Hotpoint Curve Microwave Review

Hotpoint Curve Microwave on Oak Worktop in Shaker Styled Kitchen

In many kitchens there is a wasted space if you have a corner work surface area. Hotpoint have realised this and have developed the £129.99 Hotpoint Curve Microwave (model no. MWH 1311 B) to place in this forgotten zone.

Design & Ease of Use

Its all black curvaceous design with front glass window to keep an eye on your contents definitely appears similar to a retro tube TV. This is in no way a bad thing and only adds to it becoming a talking point whilst it neatly sits in your kitchen corner area. Despite not being a true right angle, it squeezes tight into the corner and utilises all the space left and right via its curve brilliantly, so we still have an area left in front to prep. Opening the door will reveal a smaller area inside than you may be accustomed to, yet we can still fit our dinner plates within this 13L area however. One large positive we’d like to raise is that the Hotpoint Curve has a firm grip, thanks to its rubber feet, on our oak worktop and so getting contents in, as well as out, is straightforward.


A really simplified set of functions are printed on the front. The Hotpoint Curve Microwave doesn't have grill or oven functionality - hence the compact design. On the left there’s a knob to control the power, with auto defrost offered and 700W, 500W, 350W and 160W modes. On the right is the timer - ranging from 30sec to 30min. Knobs make selecting functions really speedy, but the downside to this minimal control scheme is the lack of any memory functionality.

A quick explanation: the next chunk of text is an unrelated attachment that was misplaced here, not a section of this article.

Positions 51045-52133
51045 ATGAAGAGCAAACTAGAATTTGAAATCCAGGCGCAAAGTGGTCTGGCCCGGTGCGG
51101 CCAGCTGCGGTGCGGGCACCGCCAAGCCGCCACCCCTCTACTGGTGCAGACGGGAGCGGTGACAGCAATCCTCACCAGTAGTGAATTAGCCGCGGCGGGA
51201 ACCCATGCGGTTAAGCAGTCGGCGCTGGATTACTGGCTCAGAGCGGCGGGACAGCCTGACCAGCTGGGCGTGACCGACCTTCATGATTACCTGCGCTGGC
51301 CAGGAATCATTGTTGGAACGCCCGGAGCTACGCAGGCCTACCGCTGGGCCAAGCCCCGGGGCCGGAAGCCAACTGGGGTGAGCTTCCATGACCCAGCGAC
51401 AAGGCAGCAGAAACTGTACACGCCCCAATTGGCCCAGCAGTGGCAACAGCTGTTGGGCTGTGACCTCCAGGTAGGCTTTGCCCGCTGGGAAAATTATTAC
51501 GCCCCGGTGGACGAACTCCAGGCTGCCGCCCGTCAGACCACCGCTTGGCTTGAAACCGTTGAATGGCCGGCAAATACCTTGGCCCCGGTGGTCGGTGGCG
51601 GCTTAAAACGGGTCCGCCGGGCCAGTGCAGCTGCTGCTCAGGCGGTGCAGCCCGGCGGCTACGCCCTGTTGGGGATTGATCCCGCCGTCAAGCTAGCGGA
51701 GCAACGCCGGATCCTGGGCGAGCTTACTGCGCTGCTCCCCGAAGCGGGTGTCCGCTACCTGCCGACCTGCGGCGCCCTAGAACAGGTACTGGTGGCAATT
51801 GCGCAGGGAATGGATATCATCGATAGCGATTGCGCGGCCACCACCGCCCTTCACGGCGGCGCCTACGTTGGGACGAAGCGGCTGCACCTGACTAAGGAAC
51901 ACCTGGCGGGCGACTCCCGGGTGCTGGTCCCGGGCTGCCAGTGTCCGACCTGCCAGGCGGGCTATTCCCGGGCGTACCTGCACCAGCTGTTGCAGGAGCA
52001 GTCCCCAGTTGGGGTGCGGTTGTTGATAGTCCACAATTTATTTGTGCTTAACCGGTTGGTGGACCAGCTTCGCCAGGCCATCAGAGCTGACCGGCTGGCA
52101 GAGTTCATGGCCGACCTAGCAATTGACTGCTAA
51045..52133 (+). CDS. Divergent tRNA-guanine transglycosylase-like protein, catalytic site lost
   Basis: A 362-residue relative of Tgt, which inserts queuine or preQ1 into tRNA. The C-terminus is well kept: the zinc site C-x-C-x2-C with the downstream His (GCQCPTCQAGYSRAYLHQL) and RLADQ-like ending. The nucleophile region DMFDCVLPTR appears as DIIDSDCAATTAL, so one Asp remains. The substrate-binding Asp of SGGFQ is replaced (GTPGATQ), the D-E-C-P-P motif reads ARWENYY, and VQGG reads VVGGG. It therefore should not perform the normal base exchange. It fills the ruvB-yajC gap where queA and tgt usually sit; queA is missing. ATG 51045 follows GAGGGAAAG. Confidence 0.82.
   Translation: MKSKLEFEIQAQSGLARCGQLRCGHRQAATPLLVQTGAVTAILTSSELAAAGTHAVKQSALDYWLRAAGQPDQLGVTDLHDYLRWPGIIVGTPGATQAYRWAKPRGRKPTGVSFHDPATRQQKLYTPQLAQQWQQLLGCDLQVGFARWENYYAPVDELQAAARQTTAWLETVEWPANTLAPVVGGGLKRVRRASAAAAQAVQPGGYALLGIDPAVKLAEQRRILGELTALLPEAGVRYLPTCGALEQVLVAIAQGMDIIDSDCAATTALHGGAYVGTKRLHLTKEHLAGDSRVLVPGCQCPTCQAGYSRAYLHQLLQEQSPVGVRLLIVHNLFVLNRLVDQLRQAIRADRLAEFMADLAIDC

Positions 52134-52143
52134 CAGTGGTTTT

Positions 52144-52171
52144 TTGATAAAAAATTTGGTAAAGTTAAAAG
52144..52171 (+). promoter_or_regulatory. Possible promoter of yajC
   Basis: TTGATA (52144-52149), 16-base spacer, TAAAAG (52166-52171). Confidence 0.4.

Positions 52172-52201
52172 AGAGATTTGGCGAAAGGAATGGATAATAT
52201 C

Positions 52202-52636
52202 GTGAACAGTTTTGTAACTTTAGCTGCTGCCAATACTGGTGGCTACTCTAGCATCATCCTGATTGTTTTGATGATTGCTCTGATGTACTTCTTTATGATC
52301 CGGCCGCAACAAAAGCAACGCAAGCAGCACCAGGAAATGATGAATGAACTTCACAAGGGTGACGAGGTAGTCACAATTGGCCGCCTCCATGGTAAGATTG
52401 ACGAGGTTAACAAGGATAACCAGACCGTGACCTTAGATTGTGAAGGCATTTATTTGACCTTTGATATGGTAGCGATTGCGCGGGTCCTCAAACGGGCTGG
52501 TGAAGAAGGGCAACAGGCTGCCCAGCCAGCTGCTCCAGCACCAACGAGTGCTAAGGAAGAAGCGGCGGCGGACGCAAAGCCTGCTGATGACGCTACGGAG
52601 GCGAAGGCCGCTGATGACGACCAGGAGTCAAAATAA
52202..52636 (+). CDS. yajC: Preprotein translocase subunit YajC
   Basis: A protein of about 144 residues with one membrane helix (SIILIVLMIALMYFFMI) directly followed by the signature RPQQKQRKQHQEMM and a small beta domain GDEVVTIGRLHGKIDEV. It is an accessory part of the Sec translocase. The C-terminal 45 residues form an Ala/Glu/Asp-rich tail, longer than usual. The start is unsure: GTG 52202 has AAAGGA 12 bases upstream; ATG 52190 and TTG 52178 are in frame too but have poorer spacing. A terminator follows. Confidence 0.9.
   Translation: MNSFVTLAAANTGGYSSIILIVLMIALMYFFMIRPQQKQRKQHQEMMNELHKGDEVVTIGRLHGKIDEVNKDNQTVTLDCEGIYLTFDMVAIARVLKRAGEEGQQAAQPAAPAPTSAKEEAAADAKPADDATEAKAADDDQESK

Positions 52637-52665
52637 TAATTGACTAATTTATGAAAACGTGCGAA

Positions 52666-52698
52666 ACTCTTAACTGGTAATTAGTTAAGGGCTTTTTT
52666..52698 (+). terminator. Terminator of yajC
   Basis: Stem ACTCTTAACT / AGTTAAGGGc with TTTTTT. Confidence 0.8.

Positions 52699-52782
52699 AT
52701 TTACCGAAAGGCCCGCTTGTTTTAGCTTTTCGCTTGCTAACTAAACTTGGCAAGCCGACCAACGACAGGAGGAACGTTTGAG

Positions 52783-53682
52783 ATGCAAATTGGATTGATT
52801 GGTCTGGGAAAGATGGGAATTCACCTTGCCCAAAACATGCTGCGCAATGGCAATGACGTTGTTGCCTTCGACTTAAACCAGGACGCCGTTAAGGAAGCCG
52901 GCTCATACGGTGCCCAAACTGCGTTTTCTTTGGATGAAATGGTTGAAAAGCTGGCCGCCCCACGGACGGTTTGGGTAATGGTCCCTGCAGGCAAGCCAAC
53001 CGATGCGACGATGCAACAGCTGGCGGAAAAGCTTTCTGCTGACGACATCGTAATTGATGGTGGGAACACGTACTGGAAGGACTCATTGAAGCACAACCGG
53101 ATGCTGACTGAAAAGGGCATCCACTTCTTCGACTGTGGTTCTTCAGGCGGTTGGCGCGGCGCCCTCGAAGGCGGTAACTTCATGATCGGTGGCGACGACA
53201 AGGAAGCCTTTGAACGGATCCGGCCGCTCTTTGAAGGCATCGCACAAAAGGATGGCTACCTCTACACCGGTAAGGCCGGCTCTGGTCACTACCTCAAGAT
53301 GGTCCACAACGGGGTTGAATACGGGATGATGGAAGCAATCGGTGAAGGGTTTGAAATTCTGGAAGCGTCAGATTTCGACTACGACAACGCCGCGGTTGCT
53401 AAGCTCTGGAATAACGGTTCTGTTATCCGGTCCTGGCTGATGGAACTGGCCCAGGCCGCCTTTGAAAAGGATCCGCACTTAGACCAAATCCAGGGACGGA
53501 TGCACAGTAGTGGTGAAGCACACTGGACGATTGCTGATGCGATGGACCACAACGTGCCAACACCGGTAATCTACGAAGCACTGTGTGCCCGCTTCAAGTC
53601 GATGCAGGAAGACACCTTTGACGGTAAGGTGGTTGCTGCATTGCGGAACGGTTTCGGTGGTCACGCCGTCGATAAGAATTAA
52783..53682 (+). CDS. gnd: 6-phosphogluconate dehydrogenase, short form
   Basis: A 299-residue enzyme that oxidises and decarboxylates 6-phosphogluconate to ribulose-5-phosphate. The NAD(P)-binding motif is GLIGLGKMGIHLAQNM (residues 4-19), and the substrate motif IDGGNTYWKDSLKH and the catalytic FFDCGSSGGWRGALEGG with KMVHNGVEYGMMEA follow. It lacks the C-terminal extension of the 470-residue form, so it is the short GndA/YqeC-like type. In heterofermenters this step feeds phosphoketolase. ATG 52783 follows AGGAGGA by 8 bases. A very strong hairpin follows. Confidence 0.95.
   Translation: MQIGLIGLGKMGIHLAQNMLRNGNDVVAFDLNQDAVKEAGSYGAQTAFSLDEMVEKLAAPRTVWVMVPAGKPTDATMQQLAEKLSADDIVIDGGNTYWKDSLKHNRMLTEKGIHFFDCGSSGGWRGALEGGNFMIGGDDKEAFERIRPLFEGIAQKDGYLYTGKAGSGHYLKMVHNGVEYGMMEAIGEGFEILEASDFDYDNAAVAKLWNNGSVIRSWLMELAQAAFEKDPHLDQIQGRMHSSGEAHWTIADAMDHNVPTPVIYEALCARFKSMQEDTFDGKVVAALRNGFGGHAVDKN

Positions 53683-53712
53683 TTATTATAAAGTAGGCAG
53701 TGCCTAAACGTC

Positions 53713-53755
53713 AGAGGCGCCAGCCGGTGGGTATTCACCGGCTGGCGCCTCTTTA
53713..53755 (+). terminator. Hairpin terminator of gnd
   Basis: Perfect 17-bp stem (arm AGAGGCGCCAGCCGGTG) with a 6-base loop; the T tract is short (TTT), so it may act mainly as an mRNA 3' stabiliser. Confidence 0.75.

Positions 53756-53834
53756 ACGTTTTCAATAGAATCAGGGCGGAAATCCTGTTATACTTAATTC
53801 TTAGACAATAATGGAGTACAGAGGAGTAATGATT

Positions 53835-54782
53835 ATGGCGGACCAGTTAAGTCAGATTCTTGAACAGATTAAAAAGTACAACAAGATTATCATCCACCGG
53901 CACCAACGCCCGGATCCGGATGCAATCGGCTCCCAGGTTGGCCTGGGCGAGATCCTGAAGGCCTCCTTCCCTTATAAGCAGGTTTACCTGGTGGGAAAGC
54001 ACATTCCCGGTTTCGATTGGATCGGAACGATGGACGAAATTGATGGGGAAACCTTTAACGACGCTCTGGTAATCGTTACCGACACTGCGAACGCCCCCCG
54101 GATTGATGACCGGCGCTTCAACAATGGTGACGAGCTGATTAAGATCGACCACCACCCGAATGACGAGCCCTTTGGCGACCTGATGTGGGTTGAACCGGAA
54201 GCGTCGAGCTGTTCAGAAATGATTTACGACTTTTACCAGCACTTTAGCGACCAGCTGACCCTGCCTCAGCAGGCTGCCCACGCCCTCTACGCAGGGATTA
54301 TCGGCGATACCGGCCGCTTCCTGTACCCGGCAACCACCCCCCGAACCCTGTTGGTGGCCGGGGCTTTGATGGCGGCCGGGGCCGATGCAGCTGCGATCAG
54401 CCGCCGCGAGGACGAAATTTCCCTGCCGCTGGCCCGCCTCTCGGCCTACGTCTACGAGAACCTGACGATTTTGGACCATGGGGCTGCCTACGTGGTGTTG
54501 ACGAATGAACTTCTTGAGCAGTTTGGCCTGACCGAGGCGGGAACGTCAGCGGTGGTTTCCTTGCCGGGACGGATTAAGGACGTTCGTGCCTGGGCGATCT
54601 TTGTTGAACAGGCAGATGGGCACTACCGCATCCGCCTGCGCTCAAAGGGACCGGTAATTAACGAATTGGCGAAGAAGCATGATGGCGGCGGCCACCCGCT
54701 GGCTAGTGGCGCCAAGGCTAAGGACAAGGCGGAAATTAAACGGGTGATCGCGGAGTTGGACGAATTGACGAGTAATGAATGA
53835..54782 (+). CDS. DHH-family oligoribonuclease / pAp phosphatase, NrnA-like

Hotpoint Curve Microwave Dial Controls


Chocolate Brownies: This tried and tested favourite from a 1980s microwave cookery book was a good test for the Hotpoint Curve. Despite the lack of any grill, the brownie mix developed a definite crust on top after being left to cool. Furthermore, it was fluffy throughout and took only 9 minutes to cook on the maximum 700W setting. Preparing the mix took 3-4 minutes, including melting the butter in the Hotpoint Curve. So for speedy cooking this compact design still proves capable.

Baked Sweet Potato: A paper towel and preferably a bowl are the key to getting the sweet potato right in this microwave, as the potato dispenses much water and steam during cooking. After 10 minutes at 700W we had a steaming baked sweet potato. Whilst creamy and sumptuous when cut into and with no excess moisture, the lack of any grill or oven functionality raises its head here, as we could not achieve a crispy exterior.


Born out of a desire to find some practicality for your corner area, the well built design of the Hotpoint Curve Microwave is equally charming due to its reminiscence of a classic tube TV. It’s got an ample capacity, is speedy and the simplified controls will be a welcomed by many. If you don't have a corner area then the traditional rectangular design will better serve, but if you do have an unused corner the Hotpoint Curve could be just the thing to usefully fill it.

Four Stars